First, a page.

Most of the time, a simple over-the-counter constipation treatment will be enough to treat a bout of constipation. However, in rare cases, infrequent bowel movements may be an indication of a more serious underlying issue. Here's what you need to know if you’re having problems passing stool.
What causes constipation?
First off, let’s define constipation. You’re suffering from constipation if:
- You’ve passed fewer than three times within the past week.
- Passing stool is uncomfortable and painful. You may feel as though you’re struggling and straining to do so.
- Any stool that is passed is large and dry.
Along with the key indicators listed above, you may also feel:
- Bloated, gassy or overly full.
- Sick, with a stomach ache.
Constipation may be caused by any number of factors. These include:
- Diet — to avoid constipation, ensure your diet is high in fibre. Fibre is found in fruit, vegetables and cereals. Breakfast is a great meal to pack in plenty of fibre, so don’t skip it! Fluids are important, too. The NHS Eatwell Guide recommends you should drink between 6-8 cups of water a day (around 1.2 litres).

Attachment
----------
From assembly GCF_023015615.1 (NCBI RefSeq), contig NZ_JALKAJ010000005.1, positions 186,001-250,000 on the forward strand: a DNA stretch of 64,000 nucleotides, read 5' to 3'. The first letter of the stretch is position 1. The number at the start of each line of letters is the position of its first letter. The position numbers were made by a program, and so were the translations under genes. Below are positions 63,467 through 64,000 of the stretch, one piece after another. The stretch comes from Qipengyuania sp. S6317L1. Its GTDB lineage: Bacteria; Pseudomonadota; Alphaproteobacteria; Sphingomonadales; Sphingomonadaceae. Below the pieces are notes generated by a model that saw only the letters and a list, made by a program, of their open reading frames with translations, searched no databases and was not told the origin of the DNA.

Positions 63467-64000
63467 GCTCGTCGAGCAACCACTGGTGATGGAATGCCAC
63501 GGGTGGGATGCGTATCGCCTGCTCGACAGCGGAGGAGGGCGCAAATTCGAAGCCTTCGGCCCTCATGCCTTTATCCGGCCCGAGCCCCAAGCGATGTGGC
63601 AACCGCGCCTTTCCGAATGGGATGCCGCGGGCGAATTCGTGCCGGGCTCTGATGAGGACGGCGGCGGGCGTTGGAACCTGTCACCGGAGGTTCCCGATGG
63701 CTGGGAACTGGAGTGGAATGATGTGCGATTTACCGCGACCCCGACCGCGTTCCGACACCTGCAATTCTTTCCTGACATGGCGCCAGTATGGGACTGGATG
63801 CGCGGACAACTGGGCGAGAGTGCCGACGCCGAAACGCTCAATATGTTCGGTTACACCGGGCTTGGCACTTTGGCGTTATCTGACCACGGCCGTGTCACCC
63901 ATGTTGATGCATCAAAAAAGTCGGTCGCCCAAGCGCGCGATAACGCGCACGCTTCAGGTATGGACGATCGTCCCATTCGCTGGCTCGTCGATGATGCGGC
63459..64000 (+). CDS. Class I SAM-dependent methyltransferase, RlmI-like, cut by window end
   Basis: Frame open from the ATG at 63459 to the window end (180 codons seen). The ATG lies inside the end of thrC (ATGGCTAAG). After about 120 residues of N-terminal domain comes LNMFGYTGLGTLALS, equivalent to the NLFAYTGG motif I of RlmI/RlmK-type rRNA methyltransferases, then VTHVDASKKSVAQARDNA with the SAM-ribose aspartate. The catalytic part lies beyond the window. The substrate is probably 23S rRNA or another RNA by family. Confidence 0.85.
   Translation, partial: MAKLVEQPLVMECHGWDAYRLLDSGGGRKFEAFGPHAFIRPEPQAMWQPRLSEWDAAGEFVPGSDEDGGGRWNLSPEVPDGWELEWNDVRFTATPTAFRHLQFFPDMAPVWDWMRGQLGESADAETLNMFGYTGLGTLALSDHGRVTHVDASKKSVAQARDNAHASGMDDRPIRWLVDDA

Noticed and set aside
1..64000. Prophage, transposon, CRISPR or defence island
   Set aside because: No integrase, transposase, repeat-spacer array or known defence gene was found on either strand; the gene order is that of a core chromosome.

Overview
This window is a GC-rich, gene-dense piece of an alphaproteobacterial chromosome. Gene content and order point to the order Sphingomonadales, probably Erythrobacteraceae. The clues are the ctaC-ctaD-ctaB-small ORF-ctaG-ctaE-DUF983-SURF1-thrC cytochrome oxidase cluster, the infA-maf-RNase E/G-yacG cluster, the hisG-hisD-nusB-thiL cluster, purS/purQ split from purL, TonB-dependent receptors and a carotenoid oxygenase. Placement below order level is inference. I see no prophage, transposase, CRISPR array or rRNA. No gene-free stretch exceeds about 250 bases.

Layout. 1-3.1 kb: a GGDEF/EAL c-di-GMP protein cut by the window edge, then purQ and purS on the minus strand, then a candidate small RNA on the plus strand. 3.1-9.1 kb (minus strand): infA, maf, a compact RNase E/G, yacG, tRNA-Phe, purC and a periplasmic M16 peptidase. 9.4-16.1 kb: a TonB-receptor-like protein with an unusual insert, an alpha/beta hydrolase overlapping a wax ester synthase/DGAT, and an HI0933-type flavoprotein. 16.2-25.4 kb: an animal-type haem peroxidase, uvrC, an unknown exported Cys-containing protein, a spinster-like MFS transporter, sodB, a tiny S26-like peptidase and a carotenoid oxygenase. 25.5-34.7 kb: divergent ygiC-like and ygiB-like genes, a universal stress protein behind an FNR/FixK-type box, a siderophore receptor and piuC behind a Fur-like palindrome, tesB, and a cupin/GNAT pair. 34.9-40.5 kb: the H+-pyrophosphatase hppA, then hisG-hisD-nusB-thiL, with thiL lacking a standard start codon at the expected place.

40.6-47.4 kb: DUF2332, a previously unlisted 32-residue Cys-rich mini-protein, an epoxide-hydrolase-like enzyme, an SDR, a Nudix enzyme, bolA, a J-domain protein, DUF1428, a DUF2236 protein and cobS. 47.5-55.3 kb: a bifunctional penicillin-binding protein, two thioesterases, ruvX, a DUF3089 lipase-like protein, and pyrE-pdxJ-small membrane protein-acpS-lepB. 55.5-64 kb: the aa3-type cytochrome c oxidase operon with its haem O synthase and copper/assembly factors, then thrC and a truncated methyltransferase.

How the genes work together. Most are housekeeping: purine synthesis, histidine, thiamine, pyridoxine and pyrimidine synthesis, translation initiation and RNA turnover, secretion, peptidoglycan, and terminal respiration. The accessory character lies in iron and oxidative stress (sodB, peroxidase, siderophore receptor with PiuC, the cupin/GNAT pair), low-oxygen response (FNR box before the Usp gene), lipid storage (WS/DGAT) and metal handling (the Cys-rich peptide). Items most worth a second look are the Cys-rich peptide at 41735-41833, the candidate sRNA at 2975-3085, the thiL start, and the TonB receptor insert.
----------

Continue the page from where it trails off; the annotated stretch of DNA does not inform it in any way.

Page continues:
- Exercise — constipation is more likely to occur if you spend long periods sitting or lying down without exercising.
- Mental health — stress, anxiety and depression can all trigger changes in your bowel’s function, including causing constipation.
- Pregnancy — constipation during pregnancy is caused by an increase in progesterone hormones that relax the intestinal muscles. As a result, waste is processed at a slower rate, and may be difficult to pass.